Different levels of Vaginismus?

Home > Forums > Vaginismus Support Group > Vaginismus General > Different levels of Vaginismus?

Viewing 8 posts - 1 through 8 (of 8 total)
  • Author
    Posts
  • #45823
    NERJONO
    Participant

    Hi everyone,

    After a recent encounter with my partner I’ve come to realize that I may suffer from penetration disorder. Which tbh was so weird for me yet made sense. I grew up with a lot of religious shaming of women and sex. It took me years to be comfortable with my sexuality and this also includes how much I actually like and enjoy sex. As I’m able to easily be aroused and easily orgasm. Yet vaginal penetration can’t happen. I’ve had sex and frequently have to change positions or the type of sex I’m having as I haven’t been able to be vaginally penetrated. Or so I thought. I had a really bad gyno experience years ago. She shamed me for having unprotected sex and when I wasn’t able to go through with the exam, she gave up very frustrated and said “come back when you’ve had more sex.” It took me years to go back to the gynecologist. And I really only went after my recent partner insisted after he wasn’t able to penetrate me. He was also concerned that I was bleeding. I wasn’t in pain though, and I wanted to continue having sex. I found a wonderful gynecologist who talked/walked me through everything and she was able to do the exam, pain-free! She also said everything looked healthy and she was able to fully examine me and I didn’t bleed at all during the exam. She suggested lots of lube, going slow, and seeing a pelvic floor therapist as there were times she noticed I tensed up and I had to be encouraged to relax. I told my partner this and we’ll try again sometime soon. My question is: since I am able to be penetrated and enjoy pain-free penetration(slowly and with lots of lube) is this vaginismus? Or what exactly is happening and how do I address it?

    #45852
    kiadenmark
    Participant

    Vaginismus is the involuntary contraction of muscles surrounding the vagina, making penetration difficult (or completely impossible). The definition doesn’t mention a time frame, so I think it’s perfectly possible to have pain free sex when you’re completely relaxed, which can turn into vaginismus whenever you’re feeling tensed. Most pelvic floor therapists also give you relaxation exercises, so I think you might benefit from that.

    #45895
    NERJONO
    Participant

    @kiadenmark thank you so much for your response. That’s really helpful context. I have an upcoming appointment at Maze and an upcoming pelvic floor therapy appointment. I’ll mention all of this to them.

    #45909
    kiadenmark
    Participant

    Usually though, if you really have vaginismus penetration is painful. So I don’t get that part as you seem to have no pain at all?

    #45955
    NERJONO
    Participant

    There’s pain if I’m not properly prepared. But with prep I don’t experience pain from penetration.

    #46313
    recessivegenequeen
    Participant

    NERJONO, thanks for sharing your story and I’m sorry to hear about your negative experience with your first gynecologist visit! What an absolutely horrible way to be treated – I’m still amazed that so many people in the medical profession can be so judgmental, compassionless, and just plain wrong.

    As it was explained to me, there are different levels of vaginismus – it exists on a spectrum and there isn’t one way it shows up. I was told about a 1 to 5 scale, with 5 being that you’re jumping off the examination table if anyone comes near you level bad. A lot of patients who go to Maze (and many who end up on these forums) seek help because they’re on the more severe/intense end of the spectrum – this also looks like extreme pain upon penetration or penetration being completely impossible, being unable to even be touched near your vagina without anxiety, etc. It’s possible that NERJONO has a much milder version of vaginismus where she’s still on the 1 or2 end of things and experiencing more tension than is comfortable in her vagina at times, or she could just be one of the many, MANY women who needs foreplay to be sufficiently warmed up before sex. I think regardless of whether it’s technically vaginismus or not, getting some pelvic floor therapy or dilating to stretch out those muscles a bit will still help her have less painful intercourse at times and feel more confident during sexual interactions. It’s great that you’re looking into this, NERJONO!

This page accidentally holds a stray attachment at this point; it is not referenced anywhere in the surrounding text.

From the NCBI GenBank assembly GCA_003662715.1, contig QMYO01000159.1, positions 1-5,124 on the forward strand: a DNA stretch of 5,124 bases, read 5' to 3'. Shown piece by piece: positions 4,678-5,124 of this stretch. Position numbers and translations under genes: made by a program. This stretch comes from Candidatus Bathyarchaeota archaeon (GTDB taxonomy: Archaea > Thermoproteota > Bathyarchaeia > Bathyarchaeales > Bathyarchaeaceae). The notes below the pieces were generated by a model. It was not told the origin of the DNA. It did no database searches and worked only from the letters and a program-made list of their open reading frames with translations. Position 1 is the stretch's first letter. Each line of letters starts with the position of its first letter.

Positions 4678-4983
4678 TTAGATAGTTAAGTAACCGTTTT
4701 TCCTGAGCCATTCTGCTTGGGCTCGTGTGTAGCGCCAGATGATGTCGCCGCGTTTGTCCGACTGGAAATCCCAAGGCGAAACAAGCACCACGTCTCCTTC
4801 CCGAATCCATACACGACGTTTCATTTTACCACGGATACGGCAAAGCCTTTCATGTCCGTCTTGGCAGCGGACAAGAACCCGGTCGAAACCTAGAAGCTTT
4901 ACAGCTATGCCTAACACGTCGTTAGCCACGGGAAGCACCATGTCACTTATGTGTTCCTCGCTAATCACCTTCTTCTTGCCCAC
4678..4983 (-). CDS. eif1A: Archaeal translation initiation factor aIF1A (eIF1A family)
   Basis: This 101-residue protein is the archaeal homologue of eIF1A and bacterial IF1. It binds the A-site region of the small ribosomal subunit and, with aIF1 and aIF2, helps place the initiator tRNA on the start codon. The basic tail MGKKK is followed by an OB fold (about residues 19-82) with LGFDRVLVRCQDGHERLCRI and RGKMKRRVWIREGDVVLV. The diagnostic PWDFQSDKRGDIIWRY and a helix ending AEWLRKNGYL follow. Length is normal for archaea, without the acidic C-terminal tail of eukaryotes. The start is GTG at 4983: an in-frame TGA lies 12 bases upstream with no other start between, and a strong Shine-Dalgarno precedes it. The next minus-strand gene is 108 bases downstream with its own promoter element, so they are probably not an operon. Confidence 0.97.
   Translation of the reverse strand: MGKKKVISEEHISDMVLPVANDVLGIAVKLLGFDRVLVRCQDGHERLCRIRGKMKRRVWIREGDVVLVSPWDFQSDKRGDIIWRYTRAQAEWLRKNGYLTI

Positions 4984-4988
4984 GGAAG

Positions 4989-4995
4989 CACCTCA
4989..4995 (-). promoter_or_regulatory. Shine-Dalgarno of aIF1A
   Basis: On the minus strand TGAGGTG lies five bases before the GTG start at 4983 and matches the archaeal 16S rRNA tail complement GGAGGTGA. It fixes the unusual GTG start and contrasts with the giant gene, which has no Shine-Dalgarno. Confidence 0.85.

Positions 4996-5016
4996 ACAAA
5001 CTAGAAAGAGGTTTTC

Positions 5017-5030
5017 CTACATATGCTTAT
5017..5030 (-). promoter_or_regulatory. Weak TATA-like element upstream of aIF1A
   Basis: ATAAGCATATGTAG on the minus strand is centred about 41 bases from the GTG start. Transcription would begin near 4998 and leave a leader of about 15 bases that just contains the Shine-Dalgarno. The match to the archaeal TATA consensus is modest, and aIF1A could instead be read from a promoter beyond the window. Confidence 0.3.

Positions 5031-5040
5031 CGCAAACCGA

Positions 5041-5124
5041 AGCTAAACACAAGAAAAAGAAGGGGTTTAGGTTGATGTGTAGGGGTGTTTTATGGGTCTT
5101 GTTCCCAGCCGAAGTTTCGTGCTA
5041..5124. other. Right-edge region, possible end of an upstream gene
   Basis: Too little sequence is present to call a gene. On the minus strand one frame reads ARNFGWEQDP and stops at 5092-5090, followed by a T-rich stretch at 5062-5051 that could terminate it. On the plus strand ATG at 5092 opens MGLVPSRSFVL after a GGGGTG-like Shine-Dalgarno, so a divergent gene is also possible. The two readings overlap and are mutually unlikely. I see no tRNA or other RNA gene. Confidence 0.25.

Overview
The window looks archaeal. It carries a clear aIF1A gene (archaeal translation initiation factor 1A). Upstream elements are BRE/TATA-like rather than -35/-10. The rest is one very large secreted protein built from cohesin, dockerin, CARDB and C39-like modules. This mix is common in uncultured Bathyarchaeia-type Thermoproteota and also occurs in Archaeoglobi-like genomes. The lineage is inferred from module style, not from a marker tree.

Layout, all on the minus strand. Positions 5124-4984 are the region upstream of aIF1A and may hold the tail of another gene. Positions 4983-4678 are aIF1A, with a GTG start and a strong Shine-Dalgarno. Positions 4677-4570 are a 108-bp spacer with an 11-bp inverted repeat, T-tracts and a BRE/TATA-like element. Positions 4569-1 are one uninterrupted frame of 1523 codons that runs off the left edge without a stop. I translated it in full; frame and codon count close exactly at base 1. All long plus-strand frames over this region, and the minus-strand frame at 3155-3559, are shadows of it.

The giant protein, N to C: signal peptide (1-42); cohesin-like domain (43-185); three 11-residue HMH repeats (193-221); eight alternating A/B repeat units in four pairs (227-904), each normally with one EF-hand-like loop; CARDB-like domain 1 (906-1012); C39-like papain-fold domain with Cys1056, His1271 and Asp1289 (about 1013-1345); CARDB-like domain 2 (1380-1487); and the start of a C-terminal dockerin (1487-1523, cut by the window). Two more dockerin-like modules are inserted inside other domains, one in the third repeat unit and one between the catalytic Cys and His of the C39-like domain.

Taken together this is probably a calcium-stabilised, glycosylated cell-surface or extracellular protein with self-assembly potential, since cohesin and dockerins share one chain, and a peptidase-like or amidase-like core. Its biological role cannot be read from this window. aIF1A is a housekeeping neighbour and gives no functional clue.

#46656
    NERJONO
    Participant

    @recessivegenequeen apologies for a delayed response, I don’t get the notifications. But thank you so much for your thoughtful reply! I really appreciate your perspective. I have an upcoming appointment with MAZE and a pelvic floor therapist. I’m not quite sure what’s happening with my body, so I’m super glad to have come across forums and centers like Maze. Again, I really appreciate the destigmatizing and sense of community that is here. I feel hopeful and feel like there’s a way for me to address these issues. Grateful to have found you all!

    #46697
    recessivegenequeen
    Participant

    NERJONO, so glad I could be of help! The community and care team at Maze were the thing that really helped me to finally feel less shame/stigma and finally make progress, so I’m really happy to pay it forward. I’m so glad you have an appointment coming up with them! I think it’s so important to learn about your options so you can feel empowered and make the choice that’s right for you. Let us know how it goes and if you have any questions you have along the way!

Viewing 8 posts - 1 through 8 (of 8 total)
  • You must be logged in to reply to this topic.